The rebuilding debate going on in Washington – over which existing businesses are deserving of aid, and how quickly they should reopen – misses a critical point that will determine how successfully we recover from the Covid-19 economic collapse: What are we doing to encourage the creation of new start-up businesses, particularly outside of places like New York and San Francisco?
Understandably, Congress has, to date, pumped trillions of dollars into trying to help existing businesses. But this strategy will not create the jobs needed for recovery. First, because of public health restrictions, reopening existing businesses may not bring back all the jobs those entities previously provided. For example, if restaurants are required to operate with fewer tables for an extended period, they may not rehire all their servers and kitchen staff.
Second, data shows that while small businesses provide the vast majority of the jobs in our country, they do not create job growth – the new jobs needed to make up for the ones lost. That job growth comes from fast-growing start-ups, businesses that have created almost all the net new jobs in this country over the past 20 years. Since early March, at least 34,000 employees across more than 360 startups have been laid off. And yet federal relief efforts thus far have done virtually nothing to spur this part of our economy.
So how could Congress address this with its next package of economic measures?
First, it should provide capital for potential entrepreneurs who want to start businesses. Half of today's Fortune 500 started during a bear market or recession. Some of the most successful companies in American history were launched during economic downturns – FedEx and Microsoft during the 1970s recession; Spanx and Salesforce as the dot-com bubble burst in 1999; Uber and Venmo during the Great Recession of 2009.
How can we use federal policy to try to encourage such new business creation now? Without spending one extra federal dollar, Congress could allow those already eligible for now-enhanced unemployment benefits to draw half that benefit upfront – about $12,000 – if a beneficiary agrees to use that money to start a business employing themselves and one other person. And it should expand the small business loan program it has funded twice (the so-called Paycheck Protection Program) to not only "protect paychecks" but to also spur the generation of new paychecks. That would allow entrepreneurs to get small business loans to start new businesses, not just keep existing ones open.
Second, Congress should direct that some of the hundreds of billions of dollars that will be put into buying equipment, making new therapeutics and vaccines and standing up a national testing and tracing apparatus must go to start-ups. To date, the vast majority of funds for these efforts have gone to large manufacturers and providers, large drug companies and large tech companies. These established players are critical, and we need them to help solve the vexing problems we face.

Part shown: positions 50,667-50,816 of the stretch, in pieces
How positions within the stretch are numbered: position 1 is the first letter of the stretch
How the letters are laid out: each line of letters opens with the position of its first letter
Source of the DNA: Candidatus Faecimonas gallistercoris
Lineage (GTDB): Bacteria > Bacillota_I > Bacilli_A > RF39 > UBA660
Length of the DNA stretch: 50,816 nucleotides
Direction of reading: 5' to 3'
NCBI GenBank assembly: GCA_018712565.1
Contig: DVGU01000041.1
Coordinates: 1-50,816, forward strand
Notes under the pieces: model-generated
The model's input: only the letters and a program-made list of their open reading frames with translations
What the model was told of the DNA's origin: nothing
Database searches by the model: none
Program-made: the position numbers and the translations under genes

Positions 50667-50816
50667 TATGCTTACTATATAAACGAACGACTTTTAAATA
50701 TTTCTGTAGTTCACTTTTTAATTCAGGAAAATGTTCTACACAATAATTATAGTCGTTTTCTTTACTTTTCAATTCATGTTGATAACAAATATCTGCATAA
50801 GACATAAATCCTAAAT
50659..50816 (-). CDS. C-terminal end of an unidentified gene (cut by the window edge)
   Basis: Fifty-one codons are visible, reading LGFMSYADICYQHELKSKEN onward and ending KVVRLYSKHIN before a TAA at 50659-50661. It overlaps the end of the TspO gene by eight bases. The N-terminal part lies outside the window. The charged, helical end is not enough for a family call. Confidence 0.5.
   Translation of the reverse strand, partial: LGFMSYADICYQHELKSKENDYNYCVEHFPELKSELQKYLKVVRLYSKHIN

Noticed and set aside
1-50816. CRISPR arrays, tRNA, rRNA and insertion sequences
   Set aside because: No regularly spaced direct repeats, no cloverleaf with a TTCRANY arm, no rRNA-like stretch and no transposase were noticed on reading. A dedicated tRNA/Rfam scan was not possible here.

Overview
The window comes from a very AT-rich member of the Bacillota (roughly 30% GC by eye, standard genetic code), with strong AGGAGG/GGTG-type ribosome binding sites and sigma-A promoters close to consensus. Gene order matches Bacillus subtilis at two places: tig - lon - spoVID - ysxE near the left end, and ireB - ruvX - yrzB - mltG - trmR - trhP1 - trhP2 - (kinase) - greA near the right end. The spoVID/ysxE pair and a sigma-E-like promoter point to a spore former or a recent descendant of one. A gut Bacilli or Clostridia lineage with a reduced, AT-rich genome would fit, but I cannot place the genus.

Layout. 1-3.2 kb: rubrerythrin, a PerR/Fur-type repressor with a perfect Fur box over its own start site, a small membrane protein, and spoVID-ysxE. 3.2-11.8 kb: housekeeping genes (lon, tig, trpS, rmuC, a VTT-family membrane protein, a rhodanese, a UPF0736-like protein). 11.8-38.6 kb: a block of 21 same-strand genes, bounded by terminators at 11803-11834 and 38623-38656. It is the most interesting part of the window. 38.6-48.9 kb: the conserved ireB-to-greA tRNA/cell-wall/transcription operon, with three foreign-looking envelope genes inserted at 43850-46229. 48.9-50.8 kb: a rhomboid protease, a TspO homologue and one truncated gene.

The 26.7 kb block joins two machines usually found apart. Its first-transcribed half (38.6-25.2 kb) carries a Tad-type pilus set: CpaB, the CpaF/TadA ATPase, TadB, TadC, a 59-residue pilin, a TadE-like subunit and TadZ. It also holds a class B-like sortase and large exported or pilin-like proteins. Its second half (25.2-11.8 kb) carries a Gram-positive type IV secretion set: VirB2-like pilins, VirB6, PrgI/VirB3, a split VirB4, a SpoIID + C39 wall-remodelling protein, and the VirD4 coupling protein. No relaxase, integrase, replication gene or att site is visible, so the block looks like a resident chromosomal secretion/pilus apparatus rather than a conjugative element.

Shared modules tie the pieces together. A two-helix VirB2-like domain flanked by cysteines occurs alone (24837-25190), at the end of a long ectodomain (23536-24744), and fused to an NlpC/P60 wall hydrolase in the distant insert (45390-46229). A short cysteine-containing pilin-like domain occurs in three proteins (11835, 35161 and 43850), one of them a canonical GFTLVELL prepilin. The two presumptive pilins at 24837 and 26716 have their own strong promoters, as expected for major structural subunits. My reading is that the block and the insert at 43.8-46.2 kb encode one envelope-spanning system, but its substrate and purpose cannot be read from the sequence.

But history shows that innovation and job growth often come from upstarts in these fields. For example, the vaccine that beat Ebola came not from a huge drug player, but from a small biotech firm called BioProtection Systems Inc., which later became NewLink Genetics. The same is often true for lower-tech breakthroughs, including potentially faster processes for making protective gear or test kits. Thus, Congress should set aside 20% of all spending on procurement for pandemic response products and direct that it be funneled to emerging businesses. Growing these smaller players helps create jobs, and makes us more innovative.
And finally, we need to think about "place" and recovery. The red state versus blue state debate is misguided for many reasons. But chief among them is that we have budding technology businesses in cities in states of all political alignments: Indianapolis and Albuquerque; Omaha and Pittsburgh; Nashville and Phoenix; Madison and Orlando. I have brought my "Rise of the Rest" bus tour to more than 40 of these mid-sized cities over the past six years, and invested in more than a hundred companies in them. The potential there is enormous, and yet nearly 75% of all private venture capital still goes to just three states: New York, California and Massachusetts.
Of course, New York, Boston and San Francisco need our help, and deserve it. But if we are going to foster the growth of new businesses, rising start-up ecosystems in other parts of the country cannot be ignored. The "Main Street Relief Fund (MSRF)" – the single largest program in the CARES Act – should be changed to help start-ups in these emerging markets grow. First, the requirement that businesses must already be profitable to access the MSRF should be removed: It ironically rewards businesses that contribute little to new job growth, and punishes those start-ups that fuel job creation (Firms that are funding growth rather than profitability cannot access these funds.) And second, the program should require a portion of the funds go to firms based outside of the coastal tech hubs: firms that are often ignored by both private investors and public programs.
I can understand why policy makers focused first on restoring existing firms that have been hurt by the Covid-19 crisis. But in times of adversity, America does not succeed by simply trying to put everything back the way it was before. We need to grow our way out of this crisis, by backing start-ups all around the country that can create jobs and strengthen our economy for the future.
Steve Case, a co-founder of America Online, is chairman and chief executive of Revolution and author of "The Third Wave: An Entrepreneur's Vision of the Future."